Sara lifted the dash mike, keyed it. "Eight-seventeen here. On scene now. Will advise."

In the blaze of her headlights, Billy stood behind his own green-and-white cruiser, looking off into the swamp, hands on his hips. Farther up on the shoulder was a gray late-model Honda Accord, trunk open. Blue, red, and yellow lights bathed the night.

She replaced the mike, tried to memorize the scene, wishing the grants had come through for the dashboard video cameras. She looked at her watch. Two ten.

Billy turned toward her, face blank. She could see his jaws moving. He was chewing gum. After a moment, he looked back at the swamp.

She hadn’t seen him at the Sheriff’s Office, but she’d known he was on duty tonight, had heard him on the scanner. Part of her had hoped they’d cross paths before shift’s end, part of her didn’t. When she’d gotten the call, shots fired, she’d feared the worst. Now here he was, staring out into the swamp, looking lost.

What have you done, Billy Boy? And why did you have to do it on my shift?

She opened the door, took her portable radio from the passenger seat, and stepped out onto gravel. She fit the radio into its holder on her duty belt and plugged in the body mike clipped to her left shoulder. Her thumb slipped the holster loop that held the Glock in place on her right hip.

The air was thick, the heat oppressive after the air-conditioned cruiser. Hot for mid-October. No moon, but a sky full of stars.

The Honda had New Jersey plates. Billy had parked behind it, angled to the left, in the standard motor vehicle stop position, so the cruiser would protect him from oncoming traffic when he got out.

He half-turned. "Hey, Sara."

"Hey, Billy. You all right?"

He looked away from her, back at the swamp.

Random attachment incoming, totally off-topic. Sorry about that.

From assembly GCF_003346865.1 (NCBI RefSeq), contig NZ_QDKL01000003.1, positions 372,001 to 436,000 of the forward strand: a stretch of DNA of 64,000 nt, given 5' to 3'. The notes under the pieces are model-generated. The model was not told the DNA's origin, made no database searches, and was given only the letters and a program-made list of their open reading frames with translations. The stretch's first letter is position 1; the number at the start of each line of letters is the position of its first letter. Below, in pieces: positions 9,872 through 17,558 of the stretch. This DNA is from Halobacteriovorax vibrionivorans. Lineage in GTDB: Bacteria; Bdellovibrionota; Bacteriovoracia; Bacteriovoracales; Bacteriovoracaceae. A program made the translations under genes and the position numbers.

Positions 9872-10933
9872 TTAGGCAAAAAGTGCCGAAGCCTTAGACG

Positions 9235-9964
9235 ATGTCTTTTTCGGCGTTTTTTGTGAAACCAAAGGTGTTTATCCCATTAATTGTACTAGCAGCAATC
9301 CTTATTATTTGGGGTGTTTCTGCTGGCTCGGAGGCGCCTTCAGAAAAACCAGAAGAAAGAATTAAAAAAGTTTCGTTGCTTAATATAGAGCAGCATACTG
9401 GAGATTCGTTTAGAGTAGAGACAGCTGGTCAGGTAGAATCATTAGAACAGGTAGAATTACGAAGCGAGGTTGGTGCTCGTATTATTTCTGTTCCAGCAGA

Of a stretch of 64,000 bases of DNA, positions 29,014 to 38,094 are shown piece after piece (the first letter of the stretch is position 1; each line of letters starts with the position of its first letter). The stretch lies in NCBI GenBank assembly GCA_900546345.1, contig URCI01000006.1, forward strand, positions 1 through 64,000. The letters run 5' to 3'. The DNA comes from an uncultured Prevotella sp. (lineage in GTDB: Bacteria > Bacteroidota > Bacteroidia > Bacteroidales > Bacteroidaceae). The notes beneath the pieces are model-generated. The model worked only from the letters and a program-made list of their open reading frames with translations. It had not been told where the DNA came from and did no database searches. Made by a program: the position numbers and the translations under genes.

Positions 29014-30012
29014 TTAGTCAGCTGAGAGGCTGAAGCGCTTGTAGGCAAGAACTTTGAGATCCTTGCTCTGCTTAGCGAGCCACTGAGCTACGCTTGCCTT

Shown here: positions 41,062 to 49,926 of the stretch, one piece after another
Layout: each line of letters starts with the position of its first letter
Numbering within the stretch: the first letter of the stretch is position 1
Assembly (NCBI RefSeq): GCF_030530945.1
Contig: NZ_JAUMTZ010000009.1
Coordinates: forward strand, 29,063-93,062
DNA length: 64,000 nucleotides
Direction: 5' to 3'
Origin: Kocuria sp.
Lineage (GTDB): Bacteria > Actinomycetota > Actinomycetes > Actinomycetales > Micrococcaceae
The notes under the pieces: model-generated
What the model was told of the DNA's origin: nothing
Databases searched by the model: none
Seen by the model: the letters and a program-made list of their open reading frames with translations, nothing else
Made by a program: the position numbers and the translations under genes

She had her hair tied up in back, could feel sweat form at the nape of her neck, drip beneath the Kevlar vest under her uniform shirt. She came up to stand beside him, followed his gaze. They were looking down a slight incline to the edge of the swamp. There was a patch of sodden grass, then a deeper dark where the trees started, Spanish moss hanging from them like cotton. In the grass, just short of the trees, a man lay facedown, right leg twisted under left, right arm extended.

"There he is," Billy said.

She looked around. She’d seen no traffic since she’d gotten the call, taken the turnoff for CR-23. Only locals used this route, few at night. To the east, acres and acres of sugarcane, then the distant glow of town. To the west, the gray ghosts of cypress trees, endless miles of wetlands stretching to Punta Gorda and the coast. She could smell the swamp, the rotten egg scent of sulfur.

The cruiser radios crackled in unison, the sound muffled by the closed doors. Off in the dark, as if in answer, bullfrogs sounded. Then another, deeper noise, the low bellowing of a gator. The light from their rollers painted the trees, the swamp, illuminated the body below.

"Is he dead?" she said.

He nodded. "Or close to it. He hasn’t moved at all. EMTs on their way."

"I heard."

She took the heavy aluminum flashlight from the ring on her belt and pushed the button. The bright halogen beam leaped out into darkness. She swept it across the man’s back. His head was turned to the right, and even from here she could see his eyes were open.

Chinos, blue dress shirt, a deep, dark stain between the shoulder blades, shirt soaked with blood. A black man, young, dressed too well to be from around here.

"I’m going to have a look," she said.

"Careful. You step into a chuckhole down there, you’ll break your ankle."

She shifted the light to her left hand, took a step down the incline, her right hand resting on the Glock. She could hear sirens in the distance.

She picked her way down the slope. When she reached the grass, she felt it give spongily under her shoes, water coming up around them.

She shone the light along the wet ground, looking for snakes. Something moved and splashed in the darkness. The noise of the bullfrogs stopped for a moment, then started again.

The gun was about a foot from the man’s right hand. She held the light on it. A blued revolver, .38 maybe, rubber grips. She made a grid with the flashlight beam, looking for another weapon, footprints. Nothing.

"Anyone else in the car?" she called up. The sirens closer now.

"No. Just him. I told him to stop. I told him."

She crouched, not letting her knees touch the ground. Up close, she could see the gold wire-rim glasses twisted beneath his face, one side still looped over his ear. He looked like a teenager, hair close-cropped, a small gold ring in his right earlobe. His eyes were wide.